Please use this identifier to cite or link to this item: https://hdl.handle.net/10356/84599
Title: Butelase-mediated cyclization and ligation of peptides and proteins
Authors: Qiu, Yibo
Nguyen, Giang Kien Truc
Cao, Yuan
Hemu, Xinya
Liu, Chuan-Fa
Tam, James Pingkwan
Keywords: Butelase
Cyclization
Issue Date: 2016
Source: Nguyen, G. K. T., Qiu, Y., Cao, Y., Hemu, X., Liu, C. -F., & Tam, J. P. (2016). Butelase-mediated cyclization and ligation of peptides and proteins. Nature Protocols, 11(10), 1977-1988.
Series/Report no.: Nature Protocols
Abstract: Enzymes that catalyze efficient macrocyclization or site-specific ligation of peptides and proteins can enable tools for drug design and protein engineering. Here we describe a protocol to use butelase 1, a recently discovered peptide ligase, for high-efficiency cyclization and ligation of peptides and proteins ranging in size from 10 to >200 residues. Butelase 1 is the fastest known ligase and is found in pods of the common medicinal plant Clitoria ternatea (also known as butterfly pea). It has a very simple C-terminal-specific recognition motif that requires Asn/Asp (Asx) at the P1 position and a dipeptide His–Val at the P1′ and P2′ positions. Substrates for butelase-mediated ligation can be prepared by standard Fmoc (9-fluorenylmethyloxycarbonyl) chemistry or recombinant expression with the minimal addition of this tripeptide Asn–His–Val motif at the C terminus. Butelase 1 achieves cyclizations that are 20,000 times faster than those of sortase A, a commonly used enzyme for backbone cyclization. Unlike sortase A, butelase is traceless, and it can be used for the total synthesis of naturally occurring peptides and proteins. Furthermore, butelase 1 is also useful for intermolecular ligations and synthesis of peptide or protein thioesters, which are versatile activated intermediates necessary for and compatible with many chemical ligation methods. The protocol describes steps for isolation and purification of butelase 1 from plant extract using a four-step chromatography procedure, which takes ~3 d. We then describe steps for intramolecular cyclization, intermolecular ligation and butelase-mediated synthesis of protein thioesters. Butelase reactions are generally completed within minutes and often achieve excellent yields.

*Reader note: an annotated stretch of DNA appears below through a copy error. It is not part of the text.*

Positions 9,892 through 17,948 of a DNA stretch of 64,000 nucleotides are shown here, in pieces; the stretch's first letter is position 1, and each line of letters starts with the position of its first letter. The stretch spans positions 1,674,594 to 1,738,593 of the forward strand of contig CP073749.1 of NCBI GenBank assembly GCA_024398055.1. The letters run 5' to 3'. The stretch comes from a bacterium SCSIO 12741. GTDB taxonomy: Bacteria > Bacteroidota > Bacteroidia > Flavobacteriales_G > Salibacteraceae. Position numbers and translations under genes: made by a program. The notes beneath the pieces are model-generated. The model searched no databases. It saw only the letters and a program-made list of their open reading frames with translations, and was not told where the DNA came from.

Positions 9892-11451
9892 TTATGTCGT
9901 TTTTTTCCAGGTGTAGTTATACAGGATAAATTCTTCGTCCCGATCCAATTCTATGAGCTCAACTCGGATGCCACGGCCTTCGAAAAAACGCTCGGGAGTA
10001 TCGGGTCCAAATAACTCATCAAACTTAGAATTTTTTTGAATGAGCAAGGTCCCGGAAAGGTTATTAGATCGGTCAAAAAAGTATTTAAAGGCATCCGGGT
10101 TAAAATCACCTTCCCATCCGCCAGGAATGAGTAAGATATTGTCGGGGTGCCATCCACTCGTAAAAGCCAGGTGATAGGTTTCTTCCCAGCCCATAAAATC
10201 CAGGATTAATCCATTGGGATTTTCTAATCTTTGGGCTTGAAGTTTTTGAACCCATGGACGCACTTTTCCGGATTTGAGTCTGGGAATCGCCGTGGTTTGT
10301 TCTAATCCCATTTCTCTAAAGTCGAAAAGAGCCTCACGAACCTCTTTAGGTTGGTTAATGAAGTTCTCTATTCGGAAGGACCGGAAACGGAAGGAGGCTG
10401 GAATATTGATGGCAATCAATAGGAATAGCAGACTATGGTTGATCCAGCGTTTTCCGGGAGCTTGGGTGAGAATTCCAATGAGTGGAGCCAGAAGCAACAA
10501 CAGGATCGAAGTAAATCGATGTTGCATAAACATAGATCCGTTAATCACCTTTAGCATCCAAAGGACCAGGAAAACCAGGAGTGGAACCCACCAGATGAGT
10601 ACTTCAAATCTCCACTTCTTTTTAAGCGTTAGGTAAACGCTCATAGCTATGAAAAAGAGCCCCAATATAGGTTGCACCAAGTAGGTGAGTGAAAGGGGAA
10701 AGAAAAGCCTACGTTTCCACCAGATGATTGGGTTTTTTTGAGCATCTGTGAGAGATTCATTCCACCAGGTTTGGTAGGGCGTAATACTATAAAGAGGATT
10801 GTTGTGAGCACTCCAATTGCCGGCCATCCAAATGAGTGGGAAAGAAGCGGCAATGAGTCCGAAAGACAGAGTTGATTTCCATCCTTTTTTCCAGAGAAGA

URI: https://hdl.handle.net/10356/84599
http://hdl.handle.net/10220/41879
ISSN: 1754-2189
DOI: 10.1038/nprot.2016.118
Rights: © 2016 Nature Publishing Group. This is the author created version of a work that has been peer reviewed and accepted for publication by Nature Protocols, Nature Publishing Group. It incorporates referee’s comments but changes resulting from the publishing process, such as copyediting, structural formatting, may not be reflected in this document. The published version is available at: [http://dx.doi.org/10.1038/nprot.2016.118].
Fulltext Permission: open
Fulltext Availability: With Fulltext
Appears in Collections:SBS Journal Articles

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